I have to say up front that I am ambivalent about Afghanistan. I think I represent the huge middle ground of opinion on this issue in Canada. Let me explain to both the hawks and doves why I (and I would contend the majority of the rest of Canadians) feel the way I do.
I agree that Afghanistan is an entirely different situation than Iraq. The intervention in Afghanistan was entirely justifiable, given the events of 9/11. I also agree that our troops and other officials are trying mightily to help the people of Afghanistan recover from 30 years of war, and for that they deserve our thanks. Frankly, I don't think you could find many Canadians who would disagree with either of the above statements. But, there are things about the "mission" in Afghanistan that bother me and keep me from embracing it unreservedly.
The biggest reason for my ambivalence stems from the quality of leadership we are getting, on Afghanistan. The elephant in the room is the Bush Administration. I trust neither Bush's judgement nor his honesty and as long as he is president of our largest ally, it is highly unlikely that I will trust the decisions being made about Afghanistan in NATO. And, seeing our Prime Minister hugging the Bush Administration so closely, even to the point of using their catch phrases (cut and run, etc.), only serves to reinforce the uneasy feeling I get that our government will not question a president who needs to be questioned, closely.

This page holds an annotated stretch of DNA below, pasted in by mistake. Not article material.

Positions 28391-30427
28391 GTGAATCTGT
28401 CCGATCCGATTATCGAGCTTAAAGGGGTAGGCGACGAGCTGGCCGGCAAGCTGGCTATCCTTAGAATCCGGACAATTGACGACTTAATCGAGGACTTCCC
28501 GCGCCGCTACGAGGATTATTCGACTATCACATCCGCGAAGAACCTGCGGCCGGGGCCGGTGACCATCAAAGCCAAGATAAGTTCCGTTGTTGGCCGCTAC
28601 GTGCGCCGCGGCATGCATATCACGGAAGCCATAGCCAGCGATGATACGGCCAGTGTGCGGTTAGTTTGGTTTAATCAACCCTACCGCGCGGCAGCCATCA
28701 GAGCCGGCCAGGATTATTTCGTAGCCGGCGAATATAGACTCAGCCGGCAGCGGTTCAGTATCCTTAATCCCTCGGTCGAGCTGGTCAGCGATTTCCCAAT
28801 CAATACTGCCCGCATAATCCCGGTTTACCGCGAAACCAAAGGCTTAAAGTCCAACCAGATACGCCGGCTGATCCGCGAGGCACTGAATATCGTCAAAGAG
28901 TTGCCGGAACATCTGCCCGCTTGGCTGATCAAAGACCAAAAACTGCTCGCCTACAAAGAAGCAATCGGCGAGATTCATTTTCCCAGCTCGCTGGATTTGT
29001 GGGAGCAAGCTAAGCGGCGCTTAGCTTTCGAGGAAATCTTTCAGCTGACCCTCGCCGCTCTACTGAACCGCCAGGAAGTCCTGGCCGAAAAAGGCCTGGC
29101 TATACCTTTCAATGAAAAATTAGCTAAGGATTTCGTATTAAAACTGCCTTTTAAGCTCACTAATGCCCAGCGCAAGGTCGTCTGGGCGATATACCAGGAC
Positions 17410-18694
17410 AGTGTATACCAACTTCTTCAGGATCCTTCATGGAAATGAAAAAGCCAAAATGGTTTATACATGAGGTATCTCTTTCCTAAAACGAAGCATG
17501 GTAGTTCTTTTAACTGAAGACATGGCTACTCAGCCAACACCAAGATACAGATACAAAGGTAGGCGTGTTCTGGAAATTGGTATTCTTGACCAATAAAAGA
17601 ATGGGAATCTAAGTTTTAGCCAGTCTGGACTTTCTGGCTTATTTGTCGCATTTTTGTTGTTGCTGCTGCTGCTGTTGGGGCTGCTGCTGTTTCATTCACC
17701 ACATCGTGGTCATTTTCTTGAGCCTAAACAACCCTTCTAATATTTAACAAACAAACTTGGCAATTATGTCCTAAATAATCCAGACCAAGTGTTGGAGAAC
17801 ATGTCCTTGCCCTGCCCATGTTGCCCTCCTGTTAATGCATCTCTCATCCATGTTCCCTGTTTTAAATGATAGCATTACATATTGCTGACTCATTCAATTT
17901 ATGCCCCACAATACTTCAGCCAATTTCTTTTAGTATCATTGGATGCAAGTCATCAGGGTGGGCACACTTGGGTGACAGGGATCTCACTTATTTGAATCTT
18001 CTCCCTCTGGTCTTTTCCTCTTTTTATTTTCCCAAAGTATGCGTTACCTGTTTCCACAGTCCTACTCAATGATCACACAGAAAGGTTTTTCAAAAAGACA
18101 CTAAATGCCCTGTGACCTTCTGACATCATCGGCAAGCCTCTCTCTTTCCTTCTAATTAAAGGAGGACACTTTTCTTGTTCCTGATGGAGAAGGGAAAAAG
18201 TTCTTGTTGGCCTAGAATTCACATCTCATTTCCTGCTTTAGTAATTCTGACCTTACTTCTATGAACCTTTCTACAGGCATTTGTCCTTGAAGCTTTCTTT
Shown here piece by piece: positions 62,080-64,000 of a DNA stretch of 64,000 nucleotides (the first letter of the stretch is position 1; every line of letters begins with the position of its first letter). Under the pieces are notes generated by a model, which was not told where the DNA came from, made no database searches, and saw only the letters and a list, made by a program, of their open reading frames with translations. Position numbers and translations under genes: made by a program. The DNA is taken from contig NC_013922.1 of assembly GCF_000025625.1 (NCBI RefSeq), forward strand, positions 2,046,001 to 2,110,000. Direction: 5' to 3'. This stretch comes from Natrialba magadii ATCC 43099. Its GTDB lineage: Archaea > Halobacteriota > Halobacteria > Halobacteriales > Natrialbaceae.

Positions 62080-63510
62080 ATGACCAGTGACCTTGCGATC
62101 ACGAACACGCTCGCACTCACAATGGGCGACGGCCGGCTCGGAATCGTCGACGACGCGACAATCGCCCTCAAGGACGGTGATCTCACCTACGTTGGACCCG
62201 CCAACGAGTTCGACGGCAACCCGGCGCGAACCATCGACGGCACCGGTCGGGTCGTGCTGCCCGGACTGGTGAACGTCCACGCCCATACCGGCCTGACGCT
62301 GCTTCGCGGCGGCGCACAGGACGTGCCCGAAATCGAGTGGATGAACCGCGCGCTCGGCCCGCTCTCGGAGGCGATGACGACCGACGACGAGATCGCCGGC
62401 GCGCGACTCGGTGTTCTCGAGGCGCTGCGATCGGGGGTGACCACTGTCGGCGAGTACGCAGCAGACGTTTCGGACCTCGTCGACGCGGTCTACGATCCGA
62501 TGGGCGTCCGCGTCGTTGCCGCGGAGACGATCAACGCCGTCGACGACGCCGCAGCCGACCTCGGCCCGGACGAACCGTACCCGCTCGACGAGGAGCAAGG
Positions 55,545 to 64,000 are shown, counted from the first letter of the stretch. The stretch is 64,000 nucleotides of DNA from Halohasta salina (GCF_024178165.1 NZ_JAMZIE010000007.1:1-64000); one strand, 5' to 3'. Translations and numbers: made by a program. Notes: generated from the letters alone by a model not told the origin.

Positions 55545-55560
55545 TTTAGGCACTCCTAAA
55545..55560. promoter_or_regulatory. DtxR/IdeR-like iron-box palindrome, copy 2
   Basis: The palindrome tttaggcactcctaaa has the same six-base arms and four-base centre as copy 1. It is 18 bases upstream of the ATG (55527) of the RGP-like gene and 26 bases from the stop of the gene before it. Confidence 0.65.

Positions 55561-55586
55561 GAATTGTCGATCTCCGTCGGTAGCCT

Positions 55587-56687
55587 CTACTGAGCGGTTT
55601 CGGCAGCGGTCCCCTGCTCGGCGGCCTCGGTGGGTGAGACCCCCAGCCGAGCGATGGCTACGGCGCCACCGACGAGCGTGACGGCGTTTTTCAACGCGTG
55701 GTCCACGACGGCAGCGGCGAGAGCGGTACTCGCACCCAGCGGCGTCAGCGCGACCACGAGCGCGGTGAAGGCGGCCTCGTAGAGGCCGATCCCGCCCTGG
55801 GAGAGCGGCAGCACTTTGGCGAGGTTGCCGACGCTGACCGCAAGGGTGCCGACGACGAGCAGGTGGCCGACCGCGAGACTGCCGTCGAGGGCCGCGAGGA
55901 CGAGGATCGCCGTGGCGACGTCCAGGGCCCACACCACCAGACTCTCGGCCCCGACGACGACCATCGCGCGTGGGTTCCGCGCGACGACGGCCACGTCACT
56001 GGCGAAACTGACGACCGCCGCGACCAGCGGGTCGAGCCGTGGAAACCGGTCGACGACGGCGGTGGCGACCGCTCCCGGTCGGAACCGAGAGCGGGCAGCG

The detainee issue is a perfect illustration of the mistrust I have in our government's ability to lead us in an intelligent way. We are signatories to the Geneva Conventions and our government, through its action and inaction, seems indifferent to the consequences for our troops should we ignore our responsibilities under them. Given the lessons of Abu Ghraib (another huge elephant in the room), it is unsettling that our government would dismiss the issue so summarily (even to the point of trotting out the beleaguered President of Afghanistan to use as a shield for our PM).
So, the bottom line for me is trust. Until I can trust our leaders, both domestically and internationally to make competent and legal decisions in the conduct of the mission, I will not feel comfortable with our involvement in Afghanistan, despite my desire to help the people there.
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